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Lawson Trail reopens at Hood Mountain Regional Park and Open Space Preserve

Outdoor enthusiasts will once again be able to hike, bike or ride in parts of Hood Mountain Regional Park and Open Space Preserve this summer when Sonoma County Regional Parks re-opens the Sonoma Valley park to limited public access on June 1, 2021. Hood Mountain Regional Park has been closed since September 2020, when the Glass Fire burned approximately 80 percent of the 2,000-acre park.

In contrast to the fire damage Hood Mountain park suffered after the 2017 Nuns Fire, the Glass Fire resulted in significantly more damaged trees throughout the burn area, in part due to the fact that trees that had burned in 2017 were far more susceptible to another wildfire only three years later. Additionally, the park’s two access roads, Los Alamos Road on the west side and Pythian Road on the east side, sustained infrastructure damage during the blaze, affecting safe access.

Over the past eight months, crews have been working to clear the many hundreds of hazard trees and repair road and other infrastructure damage. On June 1, the Pythian Road entrance and upper parking lot on the east side of the park will reopen public access to only a limited section of Lower Johnson Ridge Trail and the full-length of the new Lawson Trail. No other trails within the park will reopen at this time.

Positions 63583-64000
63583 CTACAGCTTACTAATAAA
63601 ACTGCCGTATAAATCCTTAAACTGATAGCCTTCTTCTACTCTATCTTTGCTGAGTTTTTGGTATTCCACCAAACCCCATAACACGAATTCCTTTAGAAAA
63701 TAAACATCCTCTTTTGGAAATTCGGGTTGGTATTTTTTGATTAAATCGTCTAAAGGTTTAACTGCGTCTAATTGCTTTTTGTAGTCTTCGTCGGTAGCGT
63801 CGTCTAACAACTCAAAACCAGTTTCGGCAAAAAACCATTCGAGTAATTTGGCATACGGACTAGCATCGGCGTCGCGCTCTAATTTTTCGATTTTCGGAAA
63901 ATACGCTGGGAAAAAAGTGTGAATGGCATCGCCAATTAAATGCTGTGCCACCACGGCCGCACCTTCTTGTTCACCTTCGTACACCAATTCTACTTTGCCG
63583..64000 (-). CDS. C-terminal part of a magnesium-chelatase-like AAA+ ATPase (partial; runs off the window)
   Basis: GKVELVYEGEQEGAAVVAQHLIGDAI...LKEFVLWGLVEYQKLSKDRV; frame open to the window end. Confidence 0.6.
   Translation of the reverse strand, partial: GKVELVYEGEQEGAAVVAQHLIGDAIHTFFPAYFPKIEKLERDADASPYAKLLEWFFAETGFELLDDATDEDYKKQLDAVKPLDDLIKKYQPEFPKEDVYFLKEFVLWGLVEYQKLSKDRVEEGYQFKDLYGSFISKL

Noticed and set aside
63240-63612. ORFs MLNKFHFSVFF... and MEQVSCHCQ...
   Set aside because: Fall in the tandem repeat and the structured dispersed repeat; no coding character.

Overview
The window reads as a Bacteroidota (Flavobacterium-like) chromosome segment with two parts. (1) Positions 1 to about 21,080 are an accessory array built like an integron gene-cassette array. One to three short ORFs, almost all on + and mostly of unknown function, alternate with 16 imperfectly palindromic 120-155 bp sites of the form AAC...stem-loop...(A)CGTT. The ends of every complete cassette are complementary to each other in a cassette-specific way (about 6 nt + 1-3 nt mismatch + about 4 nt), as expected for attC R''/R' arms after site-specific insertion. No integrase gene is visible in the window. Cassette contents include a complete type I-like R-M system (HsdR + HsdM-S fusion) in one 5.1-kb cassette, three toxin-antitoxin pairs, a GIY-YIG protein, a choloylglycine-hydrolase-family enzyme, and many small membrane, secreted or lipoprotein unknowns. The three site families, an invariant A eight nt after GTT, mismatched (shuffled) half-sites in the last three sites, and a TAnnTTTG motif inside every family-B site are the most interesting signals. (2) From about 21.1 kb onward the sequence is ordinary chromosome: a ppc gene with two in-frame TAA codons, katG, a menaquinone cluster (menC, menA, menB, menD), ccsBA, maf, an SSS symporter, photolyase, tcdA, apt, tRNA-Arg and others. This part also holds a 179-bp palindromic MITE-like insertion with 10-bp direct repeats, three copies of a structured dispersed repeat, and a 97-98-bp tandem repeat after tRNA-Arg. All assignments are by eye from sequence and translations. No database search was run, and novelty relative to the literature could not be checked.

The lower Pythian Road parking lot, including the equestrian trailer parking area, remains closed at this time. The Los Alamos Road entrance and west side of the regional park also remains closed.

Note: The Los Alamos Road entrance and west side of the regional park also remains closed.

From the upper Pythian Road parking lot, visitors have access to the Lower Johnson Ridge Trail that connects to the interior of the park and 4-mile out-and-back climb on the Lawson Trail. The Lawson Trail, which opened to the public just months before the Glass Fire ignited last fall, climbs and zig zags from riparian creek habitat, through oak, chaparral and Sargent cypress woodlands, and winds west across prominent ridge lines with scenic vistas of Sonoma Valley and Napa Hills, nearly 1,935-feet above the valley floor.

While the historic Lawson family cabin and barn were lost in the fire, the natural habitat is already showing signs of regeneration, with spring rains bringing forth wildflowers and new green sprouts in the middle of a native pygmy cypress forest (Cupressus sargentii) and the madrone oak woodlands.

As crews continue work to clear and repair the rest of Hood Mountain’s nearly 19 miles of trails, please respect trail closure signs and stay on trail to avoid damage to soil, seeds and new vegetation as nature continues its recovery.

Hood Mountain’s Pythian Road parking lot is located at 1450 Pythian Road in Santa Rosa. Parking is $7 for public; free for Regional Park members.

The Sonoma County Parks Foundation hosts a Fire Recovery and Resilience Fund that will help Hood Mountain come back from this damage. Donations can be directed to the Hood Mountain Fire Recovery Campaign of the Bill and Dave Legacy Fund.

For more information on Hood Mountain Regional Park and Open Space Preserve and an updated park map, visit

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